And so, the other cool thing is that AMPK allows for improved endothelial function too, which widens blood vessels and reduces blood pressure. So, there's a couple of other cool things that happen as well. So, don't worry if you're testing your blood sugar and it's high after a HIIT session, that's actually what it's supposed to be doing. And, the other cool thing is of course with that upregulation of the glucose transporters, that particular GLUT4 transporter is the one that's activated by insulin. So, you don't need as much insulin so your pancreas doesn't have to turn out as much insulin so you increase your pancreatic health and your insulin sensitivity as well. 

And then, the last thing that this article gets into that I should note is the variance of high-intensity interval training and which ones are the classic ones. And, they list what I would consider to be two of the best ways to get started and they don't list one and I'll tell you what all three are. They list the Tabata set, eight rounds of 20 seconds as hard as you can go, followed by 10 seconds of rest, also known as the suck fest if you actually do it right and you go as hard as you're supposed to go for those 20 seconds. Yeah. And then, another one is the 4 by 4 method, which is four four-minute intervals each followed by a three to four-minute recovery period. And, that's actually the gold standard really, really good for increasing your VO2 max. And then, the last one is it's called a 10 by 1 method. And, that's where you do 10 one-minute bursts of activity each one followed by one minute of recovery like getting on the bike one minute hard, one minute easy, one minute hard, one minute easy, et cetera.

So, for those of you who don't really understand what I'm talking about when I say HIIT, those are perfect examples. Now, HIIT is not going out for a 30-minute run as hard as you can, but HIIT could be going up for a 30-minute run running for one minute, walking for one minute, sprinting for one minute, walking for one minute, that type of thing.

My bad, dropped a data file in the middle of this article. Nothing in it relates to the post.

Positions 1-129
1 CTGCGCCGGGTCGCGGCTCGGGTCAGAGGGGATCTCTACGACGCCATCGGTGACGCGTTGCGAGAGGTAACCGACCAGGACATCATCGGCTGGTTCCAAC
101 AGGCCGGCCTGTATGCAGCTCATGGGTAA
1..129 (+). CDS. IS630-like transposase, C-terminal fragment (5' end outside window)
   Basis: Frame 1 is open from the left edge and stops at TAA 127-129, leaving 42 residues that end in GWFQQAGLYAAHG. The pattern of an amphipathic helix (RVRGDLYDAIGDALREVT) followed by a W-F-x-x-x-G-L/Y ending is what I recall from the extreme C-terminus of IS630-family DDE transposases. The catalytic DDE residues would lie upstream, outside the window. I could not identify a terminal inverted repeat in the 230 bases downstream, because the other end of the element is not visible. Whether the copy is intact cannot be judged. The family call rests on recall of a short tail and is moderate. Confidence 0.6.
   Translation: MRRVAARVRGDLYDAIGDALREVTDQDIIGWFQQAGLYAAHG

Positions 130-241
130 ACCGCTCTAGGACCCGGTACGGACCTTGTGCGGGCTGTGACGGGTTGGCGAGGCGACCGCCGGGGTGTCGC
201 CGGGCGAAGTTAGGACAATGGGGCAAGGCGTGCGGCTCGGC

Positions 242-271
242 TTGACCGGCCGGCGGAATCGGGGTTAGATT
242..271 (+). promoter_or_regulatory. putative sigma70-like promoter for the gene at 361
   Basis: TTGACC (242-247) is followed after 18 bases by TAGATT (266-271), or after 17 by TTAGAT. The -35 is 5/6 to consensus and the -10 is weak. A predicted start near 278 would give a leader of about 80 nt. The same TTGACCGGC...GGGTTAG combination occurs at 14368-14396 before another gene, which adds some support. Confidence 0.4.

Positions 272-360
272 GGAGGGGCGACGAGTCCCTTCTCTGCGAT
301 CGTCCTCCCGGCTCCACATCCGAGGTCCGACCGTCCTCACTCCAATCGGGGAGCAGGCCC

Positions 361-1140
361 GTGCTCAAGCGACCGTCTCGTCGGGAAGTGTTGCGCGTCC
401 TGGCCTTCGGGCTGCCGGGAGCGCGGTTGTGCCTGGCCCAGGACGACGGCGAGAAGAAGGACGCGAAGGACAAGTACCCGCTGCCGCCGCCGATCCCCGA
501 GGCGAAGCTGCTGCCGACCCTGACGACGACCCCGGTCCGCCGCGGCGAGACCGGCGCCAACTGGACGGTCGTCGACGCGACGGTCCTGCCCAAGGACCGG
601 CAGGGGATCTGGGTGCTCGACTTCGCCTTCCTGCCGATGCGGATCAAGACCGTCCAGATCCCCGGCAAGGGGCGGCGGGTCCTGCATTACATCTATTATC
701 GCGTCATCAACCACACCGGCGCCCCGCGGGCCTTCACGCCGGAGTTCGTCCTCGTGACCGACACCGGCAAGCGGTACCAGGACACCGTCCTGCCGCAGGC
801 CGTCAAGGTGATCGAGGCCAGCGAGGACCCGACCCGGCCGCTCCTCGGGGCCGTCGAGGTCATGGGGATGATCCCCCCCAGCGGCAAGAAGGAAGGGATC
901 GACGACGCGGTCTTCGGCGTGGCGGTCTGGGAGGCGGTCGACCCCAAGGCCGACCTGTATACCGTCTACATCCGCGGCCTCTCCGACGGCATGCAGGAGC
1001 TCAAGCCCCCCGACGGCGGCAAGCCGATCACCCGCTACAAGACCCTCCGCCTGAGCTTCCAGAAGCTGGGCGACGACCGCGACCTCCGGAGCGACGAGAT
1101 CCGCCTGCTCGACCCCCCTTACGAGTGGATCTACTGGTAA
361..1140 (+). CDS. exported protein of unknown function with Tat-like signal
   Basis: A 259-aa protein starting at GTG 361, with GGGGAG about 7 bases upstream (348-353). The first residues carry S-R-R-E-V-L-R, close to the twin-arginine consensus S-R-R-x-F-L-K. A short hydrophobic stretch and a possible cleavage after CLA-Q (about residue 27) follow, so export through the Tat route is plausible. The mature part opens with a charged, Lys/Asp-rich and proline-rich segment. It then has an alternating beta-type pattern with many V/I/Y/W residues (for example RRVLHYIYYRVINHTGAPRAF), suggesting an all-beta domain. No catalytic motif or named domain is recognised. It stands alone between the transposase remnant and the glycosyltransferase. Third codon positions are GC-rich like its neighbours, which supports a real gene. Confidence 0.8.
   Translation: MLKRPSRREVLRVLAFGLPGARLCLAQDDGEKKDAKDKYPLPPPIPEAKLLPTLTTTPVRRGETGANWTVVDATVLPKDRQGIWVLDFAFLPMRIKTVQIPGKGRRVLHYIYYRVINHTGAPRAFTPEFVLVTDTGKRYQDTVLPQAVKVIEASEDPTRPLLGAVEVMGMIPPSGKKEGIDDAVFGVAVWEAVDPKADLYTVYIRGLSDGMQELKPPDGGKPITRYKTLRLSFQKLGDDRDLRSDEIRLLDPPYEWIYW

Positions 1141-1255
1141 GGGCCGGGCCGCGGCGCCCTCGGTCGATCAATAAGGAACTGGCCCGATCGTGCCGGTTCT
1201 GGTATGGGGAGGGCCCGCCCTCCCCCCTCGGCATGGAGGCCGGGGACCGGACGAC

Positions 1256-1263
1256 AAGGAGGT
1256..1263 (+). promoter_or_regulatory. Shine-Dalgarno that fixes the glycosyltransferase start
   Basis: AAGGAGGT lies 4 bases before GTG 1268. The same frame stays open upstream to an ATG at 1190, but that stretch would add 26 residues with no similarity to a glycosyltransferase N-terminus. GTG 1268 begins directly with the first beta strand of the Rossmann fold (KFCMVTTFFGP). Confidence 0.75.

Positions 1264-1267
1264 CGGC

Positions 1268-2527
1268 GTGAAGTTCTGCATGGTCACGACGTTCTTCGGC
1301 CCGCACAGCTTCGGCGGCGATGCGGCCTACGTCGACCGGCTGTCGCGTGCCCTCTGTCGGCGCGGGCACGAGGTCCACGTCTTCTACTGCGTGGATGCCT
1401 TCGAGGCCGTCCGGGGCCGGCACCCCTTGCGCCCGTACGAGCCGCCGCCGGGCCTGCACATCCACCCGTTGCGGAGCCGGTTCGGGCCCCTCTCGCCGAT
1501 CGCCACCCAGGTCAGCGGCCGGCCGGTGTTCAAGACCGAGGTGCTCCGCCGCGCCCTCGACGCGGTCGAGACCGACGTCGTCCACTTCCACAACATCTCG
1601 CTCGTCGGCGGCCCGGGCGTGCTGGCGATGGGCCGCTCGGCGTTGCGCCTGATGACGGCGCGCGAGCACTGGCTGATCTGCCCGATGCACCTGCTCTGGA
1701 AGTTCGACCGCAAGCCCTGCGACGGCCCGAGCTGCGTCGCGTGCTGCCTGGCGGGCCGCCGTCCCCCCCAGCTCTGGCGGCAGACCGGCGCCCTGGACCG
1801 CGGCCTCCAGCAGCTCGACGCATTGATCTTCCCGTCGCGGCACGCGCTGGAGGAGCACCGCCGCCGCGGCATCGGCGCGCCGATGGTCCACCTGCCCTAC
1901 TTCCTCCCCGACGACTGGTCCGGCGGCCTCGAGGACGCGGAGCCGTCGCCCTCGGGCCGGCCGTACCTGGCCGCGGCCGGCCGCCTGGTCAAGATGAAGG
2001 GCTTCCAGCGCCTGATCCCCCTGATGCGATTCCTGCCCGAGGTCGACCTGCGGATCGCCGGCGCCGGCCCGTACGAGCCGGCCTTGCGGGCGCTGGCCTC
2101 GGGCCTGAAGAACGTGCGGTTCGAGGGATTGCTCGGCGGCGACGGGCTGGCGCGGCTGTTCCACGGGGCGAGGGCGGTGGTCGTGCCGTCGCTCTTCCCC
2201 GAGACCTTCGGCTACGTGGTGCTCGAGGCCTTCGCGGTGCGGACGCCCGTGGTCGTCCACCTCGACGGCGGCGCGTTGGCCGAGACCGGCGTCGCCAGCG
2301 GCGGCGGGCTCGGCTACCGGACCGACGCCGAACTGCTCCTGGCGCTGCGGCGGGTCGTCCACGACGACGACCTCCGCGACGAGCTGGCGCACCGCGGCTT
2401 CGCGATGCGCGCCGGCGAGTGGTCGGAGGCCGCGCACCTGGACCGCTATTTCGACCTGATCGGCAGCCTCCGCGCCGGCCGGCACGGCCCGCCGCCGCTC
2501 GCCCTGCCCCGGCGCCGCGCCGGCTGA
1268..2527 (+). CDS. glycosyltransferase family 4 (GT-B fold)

So, anyways, it was a great article and it goes into more in terms of metabolic insights into high-intensity interval training, but I thought it was a really good one.

Jay:  Yeah, it's good points that you made about a lot of people will put on a CGM for the first time, go do an exercise or a HIIT training since that's what we're talking about and they'll see blood glucose significantly elevate and then that becomes this notion of this is a bad thing for me. And, for me, the first time I ever wore a CGM, I knew what to expect but I saw that happen, and then I almost always follow my exercise routine by a 20-minute sauna, which causes blood glucose to continue to stay up if not rise even more. And, it looks I'm taking this huge metabolic hit but to your point while it may look like that on the surface, the underpinning recovery from a metabolic health standpoint is much greater than the detriment or what we thought was the detriment of blood glucose rising transiently.

Ben:  Yeah, exactly. And, you're right, it does also tend to happen quite a bit in heat. Not in cold interestingly, cold seems just plummet blood glucose but heat for sure.

And, that actually leads me to the last thing that I wanted to mention when it comes to cognitive performance. So, thank you for teeing up that segue for me so nicely, Jay. That's the idea of how the mechanism of action via which things like this finished longevity study would be based upon where they look at a significant. What was it? 40% or something like decreased risk of Alzheimer's and dementia and a lot of other chronic diseases, their risk factors plummeting in response to regular sauna exposure. So, there was a study that was published in Nature Communications Journal where they looked at a newly found mechanism that appears to reverse the buildup of what are called aggregates. Okay, and aggregates, all aggregates are, those are the proteins you hear about like amyloid protein, and tau protein, and misfolded proteins, and plaque buildup in the brain and people have Alzheimer's and also Parkinson's. Well, that's what these aggregates are.

So, they looked into a mechanism that appears to reverse the buildup of aggregates, and it turns out that that mechanism is based on stressing the cells in what's called the endoplasmic reticulum. That's a membrane structure found in most mammalian cells and it carries out a ton of functions including the folding and the modification and transport of proteins and the degradation of the folding. And, the modification transport of proteins is notoriously correlated to increased risk of dementia, and Alzheimer's, and Parkinson's, and other neurodegenerative diseases or central nervous system type of disorders.